Supply versus demand-side policies in the presence of carbon leakage and the green paradox
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- Discussion Papers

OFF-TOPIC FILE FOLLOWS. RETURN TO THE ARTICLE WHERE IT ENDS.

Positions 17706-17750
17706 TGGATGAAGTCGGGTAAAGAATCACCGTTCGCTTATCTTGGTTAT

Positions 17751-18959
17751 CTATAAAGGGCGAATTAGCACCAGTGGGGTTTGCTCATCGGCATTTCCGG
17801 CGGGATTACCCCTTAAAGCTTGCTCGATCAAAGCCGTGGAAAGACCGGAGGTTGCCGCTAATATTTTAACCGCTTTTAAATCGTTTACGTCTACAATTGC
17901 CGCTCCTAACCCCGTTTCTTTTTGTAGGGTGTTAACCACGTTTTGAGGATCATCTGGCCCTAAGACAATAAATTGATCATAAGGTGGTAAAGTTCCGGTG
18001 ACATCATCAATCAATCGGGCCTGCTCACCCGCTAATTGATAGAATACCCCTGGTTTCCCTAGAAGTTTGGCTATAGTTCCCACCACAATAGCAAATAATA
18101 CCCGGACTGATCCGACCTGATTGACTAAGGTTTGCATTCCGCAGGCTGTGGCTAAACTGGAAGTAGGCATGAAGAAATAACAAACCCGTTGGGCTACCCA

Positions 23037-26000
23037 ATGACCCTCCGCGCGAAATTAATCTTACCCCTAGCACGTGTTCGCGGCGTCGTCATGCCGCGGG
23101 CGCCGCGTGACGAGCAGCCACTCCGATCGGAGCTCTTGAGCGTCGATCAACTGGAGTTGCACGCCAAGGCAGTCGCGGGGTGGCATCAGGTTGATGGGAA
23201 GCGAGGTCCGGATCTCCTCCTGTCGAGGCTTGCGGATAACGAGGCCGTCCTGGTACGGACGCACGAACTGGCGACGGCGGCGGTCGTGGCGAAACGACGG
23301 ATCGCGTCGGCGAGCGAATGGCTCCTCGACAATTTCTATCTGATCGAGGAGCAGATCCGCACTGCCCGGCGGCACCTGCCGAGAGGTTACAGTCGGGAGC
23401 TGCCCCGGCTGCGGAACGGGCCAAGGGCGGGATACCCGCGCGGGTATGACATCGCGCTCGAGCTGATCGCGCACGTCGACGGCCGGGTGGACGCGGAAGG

This study derives the optimal combination of consumer taxes and producer taxes when both spatial and intertemporal leakages from the free-riders are taken into account. The starting point of this paper is a climate coalition which seeks to reduce global emissions. It is well known from the literature on (spatial) carbon leakage that the climate effect of unilateral measures may be partly offset by the actions of the free-riders. Furthermore, from the literature on the green paradox, we know that stringent demand-side policies in the future may increase present emissions. The novelty of this paper is that we also explore how the coalition’s future policies regarding own fossil fuel production (supply-side policies) affect the present emissions from the free-riders. In particular, we find that a credible announcement of future unilateral supply-side policies reduces early foreign emissions. We derive the optimal combination of consumer taxes and producer taxes when both spatial and intertemporal leakages from the free-riders are taken into account. We show that the tax shares generally differ over time, and that a declining present value of the social cost of carbon over time supports a time path where the consumer tax’s share of the total carbon tax also declines over time. We illustrate our findings with a numerical model for the global fossil fuel markets, considering European unilateral carbon policies.